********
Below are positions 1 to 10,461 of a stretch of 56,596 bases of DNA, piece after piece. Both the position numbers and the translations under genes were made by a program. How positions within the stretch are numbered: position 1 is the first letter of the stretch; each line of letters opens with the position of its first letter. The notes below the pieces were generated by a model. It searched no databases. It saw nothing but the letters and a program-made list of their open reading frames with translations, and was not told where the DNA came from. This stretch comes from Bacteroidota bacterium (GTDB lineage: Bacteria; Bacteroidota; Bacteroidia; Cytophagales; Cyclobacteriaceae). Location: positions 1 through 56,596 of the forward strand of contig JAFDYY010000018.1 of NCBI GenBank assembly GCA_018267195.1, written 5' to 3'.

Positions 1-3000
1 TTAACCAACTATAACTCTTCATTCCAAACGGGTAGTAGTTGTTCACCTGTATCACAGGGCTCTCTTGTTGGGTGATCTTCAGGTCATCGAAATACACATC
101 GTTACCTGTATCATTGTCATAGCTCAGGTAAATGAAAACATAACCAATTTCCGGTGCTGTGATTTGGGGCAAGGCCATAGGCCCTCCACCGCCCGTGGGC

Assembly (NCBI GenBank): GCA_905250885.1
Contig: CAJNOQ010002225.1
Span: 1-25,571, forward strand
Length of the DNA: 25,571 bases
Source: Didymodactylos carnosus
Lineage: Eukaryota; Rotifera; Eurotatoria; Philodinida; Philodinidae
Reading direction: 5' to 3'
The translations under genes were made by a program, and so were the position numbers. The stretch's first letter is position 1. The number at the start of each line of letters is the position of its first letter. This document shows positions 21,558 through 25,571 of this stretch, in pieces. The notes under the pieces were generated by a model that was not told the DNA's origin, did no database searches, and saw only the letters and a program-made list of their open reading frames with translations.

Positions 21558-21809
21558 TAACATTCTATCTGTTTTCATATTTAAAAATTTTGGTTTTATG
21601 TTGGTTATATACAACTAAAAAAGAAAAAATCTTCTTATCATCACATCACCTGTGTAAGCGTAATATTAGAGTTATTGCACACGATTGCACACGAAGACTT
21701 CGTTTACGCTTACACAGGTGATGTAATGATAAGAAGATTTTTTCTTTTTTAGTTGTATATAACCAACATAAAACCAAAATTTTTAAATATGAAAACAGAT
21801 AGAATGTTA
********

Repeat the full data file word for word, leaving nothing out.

Below are positions 1 to 10,461 of a stretch of 56,596 bases of DNA, piece after piece. Both the position numbers and the translations under genes were made by a program. How positions within the stretch are numbered: position 1 is the first letter of the stretch; each line of letters opens with the position of its first letter. The notes below the pieces were generated by a model. It searched no databases. It saw nothing but the letters and a program-made list of their open reading frames with translations, and was not told where the DNA came from. This stretch comes from Bacteroidota bacterium (GTDB lineage: Bacteria; Bacteroidota; Bacteroidia; Cytophagales; Cyclobacteriaceae). Location: positions 1 through 56,596 of the forward strand of contig JAFDYY010000018.1 of NCBI GenBank assembly GCA_018267195.1, written 5' to 3'.

Positions 1-3000
1 TTAACCAACTATAACTCTTCATTCCAAACGGGTAGTAGTTGTTCACCTGTATCACAGGGCTCTCTTGTTGGGTGATCTTCAGGTCATCGAAATACACATC
101 GTTACCTGTATCATTGTCATAGCTCAGGTAAATGAAAACATAACCAATTTCCGGTGCTGTGATTTGGGGCAAGGCCATAGGCCCTCCACCGCCCGTGGGC

Assembly (NCBI GenBank): GCA_905250885.1
Contig: CAJNOQ010002225.1
Span: 1-25,571, forward strand
Length of the DNA: 25,571 bases
Source: Didymodactylos carnosus
Lineage: Eukaryota; Rotifera; Eurotatoria; Philodinida; Philodinidae
Reading direction: 5' to 3'
The translations under genes were made by a program, and so were the position numbers. The stretch's first letter is position 1. The number at the start of each line of letters is the position of its first letter. This document shows positions 21,558 through 25,571 of this stretch, in pieces. The notes under the pieces were generated by a model that was not told the DNA's origin, did no database searches, and saw only the letters and a program-made list of their open reading frames with translations.

Positions 21558-21809
21558 TAACATTCTATCTGTTTTCATATTTAAAAATTTTGGTTTTATG
21601 TTGGTTATATACAACTAAAAAAGAAAAAATCTTCTTATCATCACATCACCTGTGTAAGCGTAATATTAGAGTTATTGCACACGATTGCACACGAAGACTT
21701 CGTTTACGCTTACACAGGTGATGTAATGATAAGAAGATTTTTTCTTTTTTAGTTGTATATAACCAACATAAAACCAAAATTTTTAAATATGAAAACAGAT
21801 AGAATGTTA